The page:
One piece of “serious nonsense” that made him particularly angry came from a privately commissioned 2008 study on self-harm among girls, which, by failing to take into account response bias, came up with a much larger estimate of the extent of the problem than past surveys had produced. “One thing we know about self-harm is that people are more likely to do it if they think there’s more of it going on. So was any worthwhile data reported? I doubt it. Might it have encouraged other people to self-harm? Possibly. I think the whole exercise was appalling and I think the media was culpable for reporting it.”

The obvious question
Blastland says he is “baffled” by the failure of researchers and journalists to ask the obvious questions that would allow them to avoid this sort of mess. I suggest that this may be because asking these questions often leaves people who are desperate for an answer without one. “Yes, but there’s no point in having a bad one,” he says.

Through the book, radio show and numerous articles, Blastland is doing his bit to chip away at our bad habits. The clincher, he says, would be public embarrassment for those who peddle nonsense numbers. “It has to become embarrassing to say this sort of thing. If everybody smirks at this sort of casual political posturing, empty of any statistical meaning, then I think people will feel more inhibited about playing those tricks. One day it will be unforgiveable.”

The UK Statistics Authority has offered some hope, limiting the access that ministers have to official data before it is made public, and forcing apologies from the government for its spinning of figures on knife crime and immigration.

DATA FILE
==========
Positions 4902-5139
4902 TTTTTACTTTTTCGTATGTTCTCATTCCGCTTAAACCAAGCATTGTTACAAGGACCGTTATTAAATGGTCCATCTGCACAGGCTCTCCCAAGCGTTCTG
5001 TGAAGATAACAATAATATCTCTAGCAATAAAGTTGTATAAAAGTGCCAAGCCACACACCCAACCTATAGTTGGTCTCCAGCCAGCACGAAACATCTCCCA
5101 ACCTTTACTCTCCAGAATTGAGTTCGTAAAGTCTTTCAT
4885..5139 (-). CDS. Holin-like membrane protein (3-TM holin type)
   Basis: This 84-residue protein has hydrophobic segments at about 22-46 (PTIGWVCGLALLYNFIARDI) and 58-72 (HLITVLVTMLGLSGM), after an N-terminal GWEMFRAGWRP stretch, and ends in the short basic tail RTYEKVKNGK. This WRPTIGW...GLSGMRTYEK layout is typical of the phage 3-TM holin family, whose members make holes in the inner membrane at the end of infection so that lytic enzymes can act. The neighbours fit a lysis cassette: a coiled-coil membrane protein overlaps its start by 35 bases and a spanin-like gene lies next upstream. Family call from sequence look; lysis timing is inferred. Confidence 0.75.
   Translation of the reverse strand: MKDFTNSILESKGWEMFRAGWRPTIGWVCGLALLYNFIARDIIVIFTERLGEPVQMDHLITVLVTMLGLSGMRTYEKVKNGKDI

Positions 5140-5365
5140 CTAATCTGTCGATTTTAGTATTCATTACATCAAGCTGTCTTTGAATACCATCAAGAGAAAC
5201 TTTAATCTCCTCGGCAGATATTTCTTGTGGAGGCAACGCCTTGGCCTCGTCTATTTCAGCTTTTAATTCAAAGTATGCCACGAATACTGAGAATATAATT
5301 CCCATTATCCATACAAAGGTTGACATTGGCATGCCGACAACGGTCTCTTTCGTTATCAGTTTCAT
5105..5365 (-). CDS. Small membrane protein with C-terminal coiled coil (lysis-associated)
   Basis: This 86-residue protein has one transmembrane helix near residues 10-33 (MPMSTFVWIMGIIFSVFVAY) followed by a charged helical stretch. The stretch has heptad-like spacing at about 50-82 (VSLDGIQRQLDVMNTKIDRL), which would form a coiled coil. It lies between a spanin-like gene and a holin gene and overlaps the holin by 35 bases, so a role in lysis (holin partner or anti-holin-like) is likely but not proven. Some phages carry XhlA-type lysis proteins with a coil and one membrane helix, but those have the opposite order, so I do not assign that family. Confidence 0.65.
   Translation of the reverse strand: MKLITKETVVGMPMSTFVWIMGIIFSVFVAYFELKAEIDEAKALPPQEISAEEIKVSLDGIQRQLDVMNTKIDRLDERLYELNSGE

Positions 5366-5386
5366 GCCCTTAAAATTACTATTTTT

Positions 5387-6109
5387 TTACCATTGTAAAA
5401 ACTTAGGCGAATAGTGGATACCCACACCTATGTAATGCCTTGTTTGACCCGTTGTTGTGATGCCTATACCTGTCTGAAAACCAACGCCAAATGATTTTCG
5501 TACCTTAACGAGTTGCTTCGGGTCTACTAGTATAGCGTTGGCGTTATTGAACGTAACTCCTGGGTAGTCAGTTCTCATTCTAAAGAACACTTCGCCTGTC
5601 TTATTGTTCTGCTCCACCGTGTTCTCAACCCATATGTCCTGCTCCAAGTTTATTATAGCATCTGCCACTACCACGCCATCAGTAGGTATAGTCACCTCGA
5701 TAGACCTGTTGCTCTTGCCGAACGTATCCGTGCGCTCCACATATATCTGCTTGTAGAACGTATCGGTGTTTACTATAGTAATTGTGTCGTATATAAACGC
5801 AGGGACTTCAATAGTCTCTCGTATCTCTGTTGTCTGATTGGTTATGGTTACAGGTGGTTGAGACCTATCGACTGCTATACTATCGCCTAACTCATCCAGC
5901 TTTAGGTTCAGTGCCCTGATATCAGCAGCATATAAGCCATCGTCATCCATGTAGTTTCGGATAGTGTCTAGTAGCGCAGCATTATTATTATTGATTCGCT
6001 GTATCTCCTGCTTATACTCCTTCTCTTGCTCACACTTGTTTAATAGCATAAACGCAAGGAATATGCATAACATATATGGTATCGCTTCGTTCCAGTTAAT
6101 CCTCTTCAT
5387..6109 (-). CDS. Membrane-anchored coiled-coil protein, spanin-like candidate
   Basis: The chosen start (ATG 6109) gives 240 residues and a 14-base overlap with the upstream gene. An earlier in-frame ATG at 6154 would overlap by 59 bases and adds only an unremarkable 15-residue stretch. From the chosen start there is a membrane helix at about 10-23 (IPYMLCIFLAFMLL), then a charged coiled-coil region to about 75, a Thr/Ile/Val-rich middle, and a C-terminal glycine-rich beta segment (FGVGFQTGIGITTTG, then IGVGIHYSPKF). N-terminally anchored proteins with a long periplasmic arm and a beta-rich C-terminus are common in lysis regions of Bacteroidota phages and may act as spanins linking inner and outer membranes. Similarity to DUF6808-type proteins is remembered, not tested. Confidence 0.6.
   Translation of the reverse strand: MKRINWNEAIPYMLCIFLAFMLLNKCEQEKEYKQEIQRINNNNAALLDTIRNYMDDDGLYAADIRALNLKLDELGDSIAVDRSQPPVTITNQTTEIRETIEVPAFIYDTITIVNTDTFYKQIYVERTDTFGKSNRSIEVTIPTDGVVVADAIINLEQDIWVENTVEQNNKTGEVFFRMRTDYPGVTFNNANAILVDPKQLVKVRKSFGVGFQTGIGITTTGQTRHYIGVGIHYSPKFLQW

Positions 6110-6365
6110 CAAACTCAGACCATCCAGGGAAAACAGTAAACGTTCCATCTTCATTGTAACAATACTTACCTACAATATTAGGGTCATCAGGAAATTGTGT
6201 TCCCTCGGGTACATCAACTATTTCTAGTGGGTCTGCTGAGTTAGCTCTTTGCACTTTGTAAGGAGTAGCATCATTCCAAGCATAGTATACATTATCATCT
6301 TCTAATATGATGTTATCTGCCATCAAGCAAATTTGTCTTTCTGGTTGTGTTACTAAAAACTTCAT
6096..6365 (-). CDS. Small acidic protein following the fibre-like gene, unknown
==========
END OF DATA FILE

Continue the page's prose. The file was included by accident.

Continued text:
The silver lining
So despite his gripes Blastland remains optimistic. He points to the example of Norway’s national statistics authority, which compiles a compendium of data in the run-up to elections, providing a consistent basis for discussions on public issues with no prior access for the government. “It does wonderful things,” says Blastland. “You don’t get this nonsense about ‘record’ amounts of spending that aren’t adjusted for inflation.

“Here, I see government programmes where we decide to spend large amounts of money on the basis of some terribly flawed piece of evidence, or you see arguments about the level of spending on the NHS, and they make it impossible to have a balanced discussion because we haven’t got a number that’s comparable over time. The whole political conversation could be just that little bit more sober if we were more responsible in the way we used the data.”

Blastland is also a great admirer of the Gapminder Foundation, which promotes global development through better use and understanding of statistics. Gapminder’s freely available Trendalyzer tool, which animates statistical data to provide striking visualisations of global trends, was acquired in 2007 by Google, and is now being developed and integrated with the tech giant’s other information tools.

He rejects the idea that dealing with numbers is somehow inherently more difficult than, say, spelling or reading a map. “People understand that if you’re watching Who Wants To Be A Millionaire and the amount doubles, it makes a difference whether you’re starting from a fiver or £500,000,” he says. “People know that one month’s fall doesn’t indicate a trend in the retail habits of a nation. They know that you can have a big wave on a falling tide or a small wave on a rising tide.”

“I have to be optimistic that we can get better at this, because these are not difficult things, and there’s huge mileage.”

You know more than you think


Everyone recognises the folly of mistaking one big wave for a rising tide and, since we can do that, perhaps to our surprise, we can unravel arguments about whether speed cameras really save lives or cut accidents. In life, we would see – of course we would see – the way falling rice scatters and, because we can see it, we can also make simple sense of the numbers behind cancer clusters. We know the vibrancy of the colours of the rainbow and we know what we would lack if we combined them to form a bland white band in the sky. Knowing this can, as we will see, show us what an average can conceal and what it can illuminate – average income, for example. Many know from ready experience what it costs to buy childcare, and so they can know whether government spending on childcare is big or small. We are, each one of us, the obvious and ideal measure of the policies aimed at us.

From The Tiger That Isn’t by Michael Blastland and Andrew Dilnot, Profile Books